Multi-disciplinary Care in Thalassaemia

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Multi-disciplinary Care in Thalassaemia by Michael Angastiniotis - a Thalassaemia patient

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Multi-disciplinary Care in Thalassaemia

  1. 1. Multi-disciplinary Care in Thalassaemia Thalassaemia International Federation“Equal access to quality healthcare for every patient with thalassaemia across the world”
  2. 2. The face of thalassaemia Minimally t t d ti t Mi i ll treated patients aged 8 d Facial deformities and 20 (Cyprus, 1940s)Photos with permission (Modell and Berdoukas, 1984)
  3. 3. Causes of Death in Thalassaemia 1998 2004 Born after 1970Cardiac 71% 68.8% 50.8%Infections 12% 6.8% 14.8%Liver disease 6% 4.1%Malignancies 3% 3.6% 3.3%Endocrine 3%Thrombo- 1% 4.1%embolismAnaemia 1%From Borgna-Pignati C in Haematologica 1998 & 2004F B Pi ti i H t l i
  4. 4. ThalassaemiaOver time it becomes a multi- multi organ disease
  5. 5. The ff t f h i Th effects of chronic anaemia i• Poor vitality and growth• Gallstones• Expansion of haemopoietic tissue• Extramedullary masses: pressure effects• Need for a careful transfusion regimen• Splenomegaly, hypersplenism, splenectomy, severe infections, hypercoagulability yp g y
  6. 6. Complications of blood transfusions•Non- haemolytic febrile reactions•Allergic reactions•Acute haemolytic reactions•Delayed reactions•Auto-immune haemolytic anaemia•TRALI (acute lung injury)•GVHD•Transmission of infectious agents•Iron overload•Need for close collaboration with blood bank
  7. 7. Complications of iron overload Capacity of storage proteins to bind iron is exceeded Non-transferrin-bound iron circulates in the plasma Excess iron promotes Insoluble iron complexes the generation of free are deposited in body hydroxyl radicals, tissues and end organ end-organ propagators of oxygen- t f toxicity occurs related tissue damage Liver Li Cardiac cirrhosis/ Diabetes Growth Infertilitycomplication fibrosis/cance mellitus failure r
  8. 8. Heart Complications in Thalassaemia Th l i● High cardiac output: chronic anaemia, shunts g p , (expanded marrow), vascular injury. Increases cardiac load and effort● Iron deposition in the myocardium. Decreases contractility● Infection: myocarditis● Vascular injuries: arterial stiffness endothelial stiffness, dysfunction, NO deficieny due to haemolysis● Arrhythmias● Hypercoagulability● Endocrine: diabetes, hypothyroid, hypoparathyroid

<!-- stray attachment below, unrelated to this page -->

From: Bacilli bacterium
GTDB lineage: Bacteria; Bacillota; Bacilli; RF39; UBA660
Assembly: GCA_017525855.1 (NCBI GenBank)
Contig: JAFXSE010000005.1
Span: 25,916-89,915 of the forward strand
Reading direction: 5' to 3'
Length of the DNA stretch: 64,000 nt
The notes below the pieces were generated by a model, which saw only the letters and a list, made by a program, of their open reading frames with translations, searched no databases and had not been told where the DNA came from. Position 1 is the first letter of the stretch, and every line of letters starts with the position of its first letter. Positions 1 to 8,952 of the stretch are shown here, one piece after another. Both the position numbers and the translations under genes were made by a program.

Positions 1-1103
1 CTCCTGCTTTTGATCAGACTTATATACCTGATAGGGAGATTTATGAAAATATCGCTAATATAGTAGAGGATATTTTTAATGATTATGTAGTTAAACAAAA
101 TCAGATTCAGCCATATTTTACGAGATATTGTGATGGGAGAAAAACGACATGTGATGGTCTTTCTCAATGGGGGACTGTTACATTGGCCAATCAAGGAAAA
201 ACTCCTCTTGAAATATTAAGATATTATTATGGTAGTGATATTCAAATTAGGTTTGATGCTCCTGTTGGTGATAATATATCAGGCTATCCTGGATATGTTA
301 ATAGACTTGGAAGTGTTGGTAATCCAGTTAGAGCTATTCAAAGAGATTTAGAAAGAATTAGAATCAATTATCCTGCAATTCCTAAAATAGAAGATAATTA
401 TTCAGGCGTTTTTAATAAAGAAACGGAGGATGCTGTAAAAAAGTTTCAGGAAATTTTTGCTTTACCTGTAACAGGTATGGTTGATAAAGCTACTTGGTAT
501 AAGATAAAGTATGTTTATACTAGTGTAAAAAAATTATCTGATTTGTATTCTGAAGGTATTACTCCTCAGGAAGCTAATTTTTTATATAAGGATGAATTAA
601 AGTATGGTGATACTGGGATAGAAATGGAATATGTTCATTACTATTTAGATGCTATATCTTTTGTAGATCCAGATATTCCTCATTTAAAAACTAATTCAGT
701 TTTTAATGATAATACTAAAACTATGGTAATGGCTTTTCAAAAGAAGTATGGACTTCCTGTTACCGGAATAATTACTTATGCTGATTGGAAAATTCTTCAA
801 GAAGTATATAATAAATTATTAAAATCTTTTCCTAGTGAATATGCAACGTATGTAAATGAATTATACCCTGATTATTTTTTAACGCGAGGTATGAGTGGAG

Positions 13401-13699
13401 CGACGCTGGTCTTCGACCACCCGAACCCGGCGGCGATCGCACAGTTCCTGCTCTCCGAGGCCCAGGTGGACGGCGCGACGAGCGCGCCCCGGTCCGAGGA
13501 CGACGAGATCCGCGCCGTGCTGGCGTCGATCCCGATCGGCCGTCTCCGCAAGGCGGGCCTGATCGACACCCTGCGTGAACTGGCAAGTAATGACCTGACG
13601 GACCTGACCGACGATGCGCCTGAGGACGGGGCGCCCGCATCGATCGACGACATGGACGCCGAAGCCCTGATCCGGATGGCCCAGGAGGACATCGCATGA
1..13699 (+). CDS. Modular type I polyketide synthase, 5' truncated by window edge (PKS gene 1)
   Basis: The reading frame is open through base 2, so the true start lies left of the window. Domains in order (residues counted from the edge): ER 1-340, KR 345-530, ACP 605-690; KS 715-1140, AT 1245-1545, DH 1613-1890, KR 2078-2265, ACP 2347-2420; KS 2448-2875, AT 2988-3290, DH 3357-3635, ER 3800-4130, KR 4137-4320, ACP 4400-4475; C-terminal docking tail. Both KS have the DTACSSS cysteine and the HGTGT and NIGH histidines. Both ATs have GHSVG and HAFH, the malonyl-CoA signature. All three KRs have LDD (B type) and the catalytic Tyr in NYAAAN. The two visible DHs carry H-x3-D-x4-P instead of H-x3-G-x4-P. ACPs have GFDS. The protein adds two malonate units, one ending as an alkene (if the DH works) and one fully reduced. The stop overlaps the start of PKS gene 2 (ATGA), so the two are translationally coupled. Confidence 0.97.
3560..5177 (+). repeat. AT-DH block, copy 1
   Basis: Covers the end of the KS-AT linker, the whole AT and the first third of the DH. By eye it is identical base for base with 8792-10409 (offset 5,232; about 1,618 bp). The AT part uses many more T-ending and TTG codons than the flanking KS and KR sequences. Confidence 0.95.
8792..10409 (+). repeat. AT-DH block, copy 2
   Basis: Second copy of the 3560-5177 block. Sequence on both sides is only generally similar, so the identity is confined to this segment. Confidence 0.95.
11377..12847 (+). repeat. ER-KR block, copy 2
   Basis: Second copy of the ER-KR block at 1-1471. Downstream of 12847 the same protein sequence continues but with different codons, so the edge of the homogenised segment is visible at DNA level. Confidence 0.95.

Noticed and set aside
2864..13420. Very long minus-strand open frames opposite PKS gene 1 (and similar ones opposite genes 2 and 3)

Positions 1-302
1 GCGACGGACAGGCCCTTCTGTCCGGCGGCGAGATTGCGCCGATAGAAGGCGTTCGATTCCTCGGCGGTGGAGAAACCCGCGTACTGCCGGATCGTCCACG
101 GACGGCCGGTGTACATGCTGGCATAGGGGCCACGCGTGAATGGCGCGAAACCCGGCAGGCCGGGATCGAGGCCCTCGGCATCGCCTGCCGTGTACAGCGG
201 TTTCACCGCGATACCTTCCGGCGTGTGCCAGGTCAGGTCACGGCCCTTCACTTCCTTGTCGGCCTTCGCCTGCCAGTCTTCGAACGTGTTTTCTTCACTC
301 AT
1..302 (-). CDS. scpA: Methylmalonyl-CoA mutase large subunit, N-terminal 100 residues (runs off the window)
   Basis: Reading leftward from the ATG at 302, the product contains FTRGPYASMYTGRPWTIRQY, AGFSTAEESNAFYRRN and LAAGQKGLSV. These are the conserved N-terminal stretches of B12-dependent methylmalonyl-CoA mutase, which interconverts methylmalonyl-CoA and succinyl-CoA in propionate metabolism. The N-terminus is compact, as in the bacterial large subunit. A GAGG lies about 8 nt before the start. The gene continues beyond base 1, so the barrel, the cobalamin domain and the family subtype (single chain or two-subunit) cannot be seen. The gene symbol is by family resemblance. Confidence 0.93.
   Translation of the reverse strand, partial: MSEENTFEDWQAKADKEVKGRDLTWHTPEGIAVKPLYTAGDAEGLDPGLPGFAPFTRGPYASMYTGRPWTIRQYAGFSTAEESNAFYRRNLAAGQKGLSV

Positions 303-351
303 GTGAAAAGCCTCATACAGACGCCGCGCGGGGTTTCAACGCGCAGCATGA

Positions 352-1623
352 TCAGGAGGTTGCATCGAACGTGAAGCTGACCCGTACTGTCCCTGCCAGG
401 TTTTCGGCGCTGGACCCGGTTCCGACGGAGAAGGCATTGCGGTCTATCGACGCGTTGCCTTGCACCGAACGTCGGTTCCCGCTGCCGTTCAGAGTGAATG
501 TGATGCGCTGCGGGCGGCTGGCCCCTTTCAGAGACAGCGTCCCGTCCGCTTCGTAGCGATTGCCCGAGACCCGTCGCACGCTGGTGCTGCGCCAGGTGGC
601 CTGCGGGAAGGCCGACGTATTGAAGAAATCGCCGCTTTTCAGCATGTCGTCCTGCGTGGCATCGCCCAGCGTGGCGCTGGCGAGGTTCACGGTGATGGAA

9. 9. Histology from a 29 year old patient: myocyte hypertrophy anddeposits of a granular material in mytoplasm.Borrowed from A. Aessoppos
  10. 10. Monitoring the heart in thalassaemia Target: early detection of cardiac iron load• Heart function – LV function (remains normal until late in the disease process) • ECHO • Quantitative sequential (MUGA or MRI)1 – Identified patients at very high risk p y g – Useful in monitoring response to treatment• Heart “iron” iron – T2*2 Cardiac MRI – Identifies patients at increased risk of decreased LV function – Can be used to monitor response of heart iron to therapy 1. Davis t l Blood. 2004 104 263 1 D i et al. Bl d 2004;104:263; 2. Anderson et al. Eur Heart J. 2001;22:2171; 3. Jensen et al. Blood. 2003;101:4632.
  11. 11. Heart T2* <20 ms associated with low LVEF 90 80 70 60 Severe cardiac iron 50 Minimal liver iron 40 %)LVEF (% 30 20 10 0 Severe liver iron 0 20 40 60 80 Minimal cardiac iron Heart T2* (ms) LVEF = left ventricular ejection fraction. Anderson et al. Eur Heart J. 2001;22:2171.
  12. 12. CMR and regular cardiac monitoring by experts •Allows pre clinical detection of cardiac iron load pre-clinical •Early intervention with intensive chelation therapy •Reduces cardiac mortality in thalassaemia Reduces Survival Functions 09 1.0 10 ogica, 200 Birth Cohort 1980- elfer et al Haematolo .9 9 1980- censored 1975-9 1975-9 censored H .8 8 1970-5 1970 5 u iv l C mS rv a 1970-5 censored 1965-9 u .7 1965-9 censored Te 0 10 20 30 40 Years()